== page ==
A review on the synthetic sweetener sucralose (marketed as Splenda), published in the journal Toxicology and Environmental Health, overturns widely held misconceptions about the purported safety of this ubiquitous artificial sweetener.

Found in tens of thousands of products and used by millions of consumers around the world, sucralose’s unique ability to dissolve in alcohol and methanol as well as water, makes it the most versatile and therefore most widely used artificial sweetener in production today. Yet, its popularity is no indication nor guarantee of its safety, as is evidenced by the widespread use of other artificial sweeteners like aspartame, which while being safely approved around 90 nations, has been linked to a wide range of health issues including possible neurotoxicity.

The Center for the Public Interest in Science downgraded Splenda from “safe” to “caution,” citing their need to evaluate a forthcoming Italian study linking the artificial sweetener to leukemia in mice as a basis for their decision.

Another human study published around that time linked Splenda to diabetic-like conditions, calling into question its value as a non-calorie sweetener for those suffering with, or wishing to prevent, blood sugar disorders.

  • Both animal and human research indicates sucralose may raise blood sugar and insulin levels indicating it may have diabetogenic properties.
  • While classified as a food additive, sucralose’s organochlorine structure indicates it interferes with a wide range of organochlorine class drugs and activates detoxification pathways and enzymes in a manner similar to these xenobiotic chemicals.
  • Sucralose (delivered as Splenda) has been found to reduce the number of beneficial bacteria in the gastrointesintal tract (e.g., lactobacilli, bifidobacteria), while  increasing the more detrimental bacteria (e.g., enterobacteria). One study found the adverse effects on flora did not return to normal (baseline) after a 3-month recovery period. Sucralose also altered the pH of the gastrointestinal tract.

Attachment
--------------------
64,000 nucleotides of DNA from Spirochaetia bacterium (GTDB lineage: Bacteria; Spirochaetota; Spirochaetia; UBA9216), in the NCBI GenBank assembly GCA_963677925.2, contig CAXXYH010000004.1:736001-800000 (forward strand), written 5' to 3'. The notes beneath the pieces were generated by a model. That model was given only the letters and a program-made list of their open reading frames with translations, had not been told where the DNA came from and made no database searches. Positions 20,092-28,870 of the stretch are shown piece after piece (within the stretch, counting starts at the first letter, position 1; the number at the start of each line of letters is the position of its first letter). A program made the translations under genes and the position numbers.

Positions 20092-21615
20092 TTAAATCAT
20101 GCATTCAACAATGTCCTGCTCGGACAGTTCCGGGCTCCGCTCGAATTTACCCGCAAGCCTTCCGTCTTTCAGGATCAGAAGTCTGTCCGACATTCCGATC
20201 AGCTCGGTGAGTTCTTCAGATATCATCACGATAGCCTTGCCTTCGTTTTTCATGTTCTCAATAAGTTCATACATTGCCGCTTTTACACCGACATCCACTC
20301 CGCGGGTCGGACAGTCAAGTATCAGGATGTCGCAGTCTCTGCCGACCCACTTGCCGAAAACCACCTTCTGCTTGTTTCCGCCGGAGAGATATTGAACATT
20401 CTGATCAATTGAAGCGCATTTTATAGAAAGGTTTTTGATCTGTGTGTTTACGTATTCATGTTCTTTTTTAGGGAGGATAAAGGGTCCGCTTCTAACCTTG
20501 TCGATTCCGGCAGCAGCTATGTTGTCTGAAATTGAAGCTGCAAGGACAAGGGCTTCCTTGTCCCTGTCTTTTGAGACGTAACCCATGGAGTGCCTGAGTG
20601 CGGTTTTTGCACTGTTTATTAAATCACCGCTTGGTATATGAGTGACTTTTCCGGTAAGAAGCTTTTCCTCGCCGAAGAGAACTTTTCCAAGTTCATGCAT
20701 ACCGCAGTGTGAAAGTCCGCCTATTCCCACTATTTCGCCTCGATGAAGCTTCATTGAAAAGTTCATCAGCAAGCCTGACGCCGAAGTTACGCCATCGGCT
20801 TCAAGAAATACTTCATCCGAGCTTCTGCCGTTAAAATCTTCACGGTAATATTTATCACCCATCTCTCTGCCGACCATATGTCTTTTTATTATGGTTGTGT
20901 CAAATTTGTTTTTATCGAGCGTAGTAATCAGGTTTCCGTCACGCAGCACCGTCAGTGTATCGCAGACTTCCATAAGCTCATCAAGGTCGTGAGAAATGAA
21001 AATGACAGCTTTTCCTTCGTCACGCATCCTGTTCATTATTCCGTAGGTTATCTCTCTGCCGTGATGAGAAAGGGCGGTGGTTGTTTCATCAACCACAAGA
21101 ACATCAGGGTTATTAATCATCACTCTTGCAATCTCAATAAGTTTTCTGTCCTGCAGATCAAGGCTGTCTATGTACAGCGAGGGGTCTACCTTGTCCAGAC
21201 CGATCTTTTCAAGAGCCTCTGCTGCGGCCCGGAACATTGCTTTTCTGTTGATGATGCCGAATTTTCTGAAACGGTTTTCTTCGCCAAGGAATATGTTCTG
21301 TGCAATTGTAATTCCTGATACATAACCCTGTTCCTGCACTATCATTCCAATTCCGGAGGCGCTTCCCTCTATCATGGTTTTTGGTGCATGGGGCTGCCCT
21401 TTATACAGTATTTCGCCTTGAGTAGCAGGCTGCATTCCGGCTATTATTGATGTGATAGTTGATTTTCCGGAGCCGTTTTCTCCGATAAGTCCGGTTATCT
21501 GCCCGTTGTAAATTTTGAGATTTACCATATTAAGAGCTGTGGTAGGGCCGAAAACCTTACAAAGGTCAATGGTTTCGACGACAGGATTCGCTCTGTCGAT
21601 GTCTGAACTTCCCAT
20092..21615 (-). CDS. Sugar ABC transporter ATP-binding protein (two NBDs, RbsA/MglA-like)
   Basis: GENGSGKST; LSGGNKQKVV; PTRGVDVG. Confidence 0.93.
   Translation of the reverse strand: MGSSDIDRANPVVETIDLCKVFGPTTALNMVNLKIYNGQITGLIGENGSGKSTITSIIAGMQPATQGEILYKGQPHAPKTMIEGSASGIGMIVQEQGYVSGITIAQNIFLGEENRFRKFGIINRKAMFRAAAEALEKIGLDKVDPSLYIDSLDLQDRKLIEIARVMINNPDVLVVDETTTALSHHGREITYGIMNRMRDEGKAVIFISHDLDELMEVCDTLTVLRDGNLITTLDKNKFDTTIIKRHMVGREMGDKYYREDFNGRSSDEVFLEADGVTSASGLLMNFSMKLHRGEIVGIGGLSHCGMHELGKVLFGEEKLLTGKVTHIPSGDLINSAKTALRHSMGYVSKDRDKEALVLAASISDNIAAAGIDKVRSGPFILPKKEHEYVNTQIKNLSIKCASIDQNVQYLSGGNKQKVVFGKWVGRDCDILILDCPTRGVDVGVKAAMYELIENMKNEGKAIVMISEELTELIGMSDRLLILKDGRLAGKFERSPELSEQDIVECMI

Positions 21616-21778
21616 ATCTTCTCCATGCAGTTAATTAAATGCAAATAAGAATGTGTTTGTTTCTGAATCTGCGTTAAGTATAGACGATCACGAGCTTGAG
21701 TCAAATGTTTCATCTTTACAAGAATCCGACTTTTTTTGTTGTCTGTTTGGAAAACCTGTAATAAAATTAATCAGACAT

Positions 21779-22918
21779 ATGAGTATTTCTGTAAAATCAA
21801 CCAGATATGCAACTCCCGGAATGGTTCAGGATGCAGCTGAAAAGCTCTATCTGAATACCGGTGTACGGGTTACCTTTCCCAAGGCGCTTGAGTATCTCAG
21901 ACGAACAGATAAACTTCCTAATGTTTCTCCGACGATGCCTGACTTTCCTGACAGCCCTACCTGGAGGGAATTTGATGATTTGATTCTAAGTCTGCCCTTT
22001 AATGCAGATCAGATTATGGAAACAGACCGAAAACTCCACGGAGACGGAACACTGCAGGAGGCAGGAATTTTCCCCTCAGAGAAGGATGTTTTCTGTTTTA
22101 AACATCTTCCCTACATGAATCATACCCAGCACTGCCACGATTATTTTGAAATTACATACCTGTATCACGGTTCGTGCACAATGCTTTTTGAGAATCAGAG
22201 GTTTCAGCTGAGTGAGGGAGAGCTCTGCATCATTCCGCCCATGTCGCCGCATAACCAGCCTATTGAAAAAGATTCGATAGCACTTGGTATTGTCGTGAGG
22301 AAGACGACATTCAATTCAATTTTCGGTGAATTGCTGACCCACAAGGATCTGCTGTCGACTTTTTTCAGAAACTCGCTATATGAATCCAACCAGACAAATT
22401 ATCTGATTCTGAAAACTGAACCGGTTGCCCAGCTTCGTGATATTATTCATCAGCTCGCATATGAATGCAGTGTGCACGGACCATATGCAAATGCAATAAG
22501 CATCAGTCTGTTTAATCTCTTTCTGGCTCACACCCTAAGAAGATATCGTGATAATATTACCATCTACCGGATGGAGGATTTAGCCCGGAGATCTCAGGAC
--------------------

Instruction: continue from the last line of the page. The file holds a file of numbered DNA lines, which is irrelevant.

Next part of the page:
• Cancer-causing dioxins and dioxin-like compounds are formed when Splenda (Sucralose) is cooked.

Long gone are the days that this artificial sweetener can be marketed as natural, safe, and a healthy alternative to sugar. To the contrary, today’s research clearly indicates that sucralose is a chemical that we should go to great lengths to avoid exposure to rather than something we should intentionally add to our food. You will also find a growing body of research that indicates that sucralose not only does not break down in the environment, but survives water treatment plant purification techniques, with the inevitable consequence that it is accumulating in concentrations in our drinking water and the environment that may adversely impact humans and wildlife alike.

Avoiding this natural sweetener, leaves us looking at the following alternatives:

As always, bring any uncertain food to your appointment. We can check what is a “yes” and what is a “no”.

Remember, food is either a dangerous toxin or phenomenal medicine used to heal the body.

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